Search Images Maps Play YouTube News Gmail Drive More »
Sign in
Screen reader users: click this link for accessible mode. Accessible mode has the same essential features but works better with your reader.

Patents

  1. Advanced Patent Search
Publication numberUS4729075 A
Publication typeGrant
Application numberUS 06/738,869
Publication dateMar 1, 1988
Filing dateMay 29, 1985
Priority dateMay 29, 1985
Fee statusLapsed
Publication number06738869, 738869, US 4729075 A, US 4729075A, US-A-4729075, US4729075 A, US4729075A
InventorsJohn R. Brass
Original AssigneeBrass John R
Export CitationBiBTeX, EndNote, RefMan
External Links: USPTO, USPTO Assignment, Espacenet
Constant zone reflector for luminaires and method
US 4729075 A
Abstract
A luminaire of the direct lighting type includes a fluorescent lamp for emitting a torodial light pattern to a reflector assembly having a plurality of flat and contiguous facets spaced laterally from the lamp. The reflector functions to reflect the torodial light pattern within parallel light distribution zones. The reflector may be of the cross-beam type (FIGS. 1-4) or down-beam type (FIG. 5). The facets are precisely positioned relative to the light source to provide the above functions whereby the luminaire will function efficiently and will closely control direct and reflected glare. A louver-lens assembly can be utilized to enclose the open bottom of the luminaire and to aid in these functions, a method is also taught for plotting the precise positions of the facets.
Images(4)
Previous page
Next page
Claims(30)
I claim:
1. A luminaire of the direct lighting type for providing constant zone reflection of light comprising
light source means, having a horizontally disposed longitudinal axis, for emitting a torodial light pattern, said light source means being bisected by an imaginary vertical plane intersecting said axis, and
a reflector assembly including a plurality of reflector means mounted in spaced relationship from the axis of said light source means on at least one lateral side of said vertical plane and extending in parallel relationship relative to the axis of said light source means for receiving and reflecting said torodial light pattern within parallel light distribution zones, said reflector means comprising a plurality of contiguous facets each being flat and having a highly specular light reflecting surface at least generally facing said light source means, a lowermost first facet of said facets being disposed at a first acute angle relative to said plane, a first image created by said first facet being defined by a pair of first and second rays intersecting on a backside of said first facet and being tangential to opposite sides of said first image, said first and second rays further intersecting upper and lower extremities of said first facet and the center of said first image being positioned on the backside of said facets at a distance from an extended flat plane containing said first facet that is equal to the distance from said flat plane to the axis of said light source means.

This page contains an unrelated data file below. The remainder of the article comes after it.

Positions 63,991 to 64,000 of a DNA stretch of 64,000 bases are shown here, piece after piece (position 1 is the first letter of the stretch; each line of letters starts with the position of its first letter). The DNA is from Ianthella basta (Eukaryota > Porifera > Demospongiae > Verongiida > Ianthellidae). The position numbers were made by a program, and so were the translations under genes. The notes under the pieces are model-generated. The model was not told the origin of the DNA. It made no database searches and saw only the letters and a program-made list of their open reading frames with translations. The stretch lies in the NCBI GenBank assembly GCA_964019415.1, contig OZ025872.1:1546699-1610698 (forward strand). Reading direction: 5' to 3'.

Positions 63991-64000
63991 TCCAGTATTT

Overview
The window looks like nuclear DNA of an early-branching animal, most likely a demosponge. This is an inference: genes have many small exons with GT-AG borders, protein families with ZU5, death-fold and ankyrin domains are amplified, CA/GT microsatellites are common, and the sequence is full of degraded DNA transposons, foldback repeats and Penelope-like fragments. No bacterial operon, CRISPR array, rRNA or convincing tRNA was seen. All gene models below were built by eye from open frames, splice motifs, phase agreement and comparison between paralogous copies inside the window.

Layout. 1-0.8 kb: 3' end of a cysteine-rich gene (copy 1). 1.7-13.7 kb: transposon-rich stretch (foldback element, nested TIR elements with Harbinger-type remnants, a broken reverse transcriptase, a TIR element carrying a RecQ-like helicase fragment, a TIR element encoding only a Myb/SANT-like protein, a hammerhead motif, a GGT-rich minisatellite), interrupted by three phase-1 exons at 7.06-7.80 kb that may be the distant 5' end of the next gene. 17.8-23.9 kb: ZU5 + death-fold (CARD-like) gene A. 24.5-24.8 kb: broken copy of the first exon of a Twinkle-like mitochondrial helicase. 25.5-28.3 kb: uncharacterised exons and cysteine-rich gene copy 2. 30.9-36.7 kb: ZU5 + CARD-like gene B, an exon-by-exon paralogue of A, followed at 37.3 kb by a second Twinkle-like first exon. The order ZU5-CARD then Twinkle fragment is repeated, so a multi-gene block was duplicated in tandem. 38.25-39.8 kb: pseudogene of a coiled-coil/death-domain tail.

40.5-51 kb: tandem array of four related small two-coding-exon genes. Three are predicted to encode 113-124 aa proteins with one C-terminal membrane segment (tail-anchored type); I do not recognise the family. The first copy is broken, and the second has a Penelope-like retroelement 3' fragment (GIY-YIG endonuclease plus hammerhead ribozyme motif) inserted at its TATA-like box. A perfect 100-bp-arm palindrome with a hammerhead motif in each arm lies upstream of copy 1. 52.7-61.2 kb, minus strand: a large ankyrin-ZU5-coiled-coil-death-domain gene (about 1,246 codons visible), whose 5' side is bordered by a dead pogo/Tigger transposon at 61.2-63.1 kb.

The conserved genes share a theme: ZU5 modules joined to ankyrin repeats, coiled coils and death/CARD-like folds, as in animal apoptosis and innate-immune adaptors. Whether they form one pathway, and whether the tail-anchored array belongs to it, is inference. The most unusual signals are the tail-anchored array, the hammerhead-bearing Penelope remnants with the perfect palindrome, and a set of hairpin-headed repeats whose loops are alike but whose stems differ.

2. The luminaire of claim 1 wherein said light source means comprises a fluorescent lamp bulb mounted in said luminaire.
3. The luminaire of claim 1 wherein a pair of said reflector assemblies are symmetrically disposed on opposite lateral sides of said vertical plane.
4. The luminaire of claim 1 wherein said light reflecting surface has a specular reflectance factor of at least 0.80.
5. The luminaire of claim 4 wherein said specular reflectance factor is at least 0.90.
6. The luminaire of claim 1 wherein said first and second rays define the boundaries of a first one of said light distribution zones and further define first and second cutoff angles, respectively, relative to their intersection with said vertical plane.
7. The luminaire of claim 6 wherein a second facet of said facets is disposed at a second acute angle relative to said plane and has its lower extremity connected to the upper extremity of said first facet, a second image created by said second facet being defined by a pair of third and fourth rays intersecting on a backside of said second facet and being tangential to opposite sides of said second image, said second and third rays further intersecting said lower extremity and an upper extremity of said second facet and the center of said second image being positioned on the backside of said facets at a distance from an extended second flat plane containing said second facet that is equal to the distance from said second flat plane to the axis of said light source means.
8. The luminaire of claim 7, wherein said first acute angle is less than said second acute angle.
9. The luminaire of claim 7 wherein said second and third rays define the boundaries of a second one of said light distribution zones and further define cutoff angles equal to said first and second cutoff angles, respectively, relative to their intersection with said vertical plane whereby said first and second light distribution zones are parallel and constant relative to each other.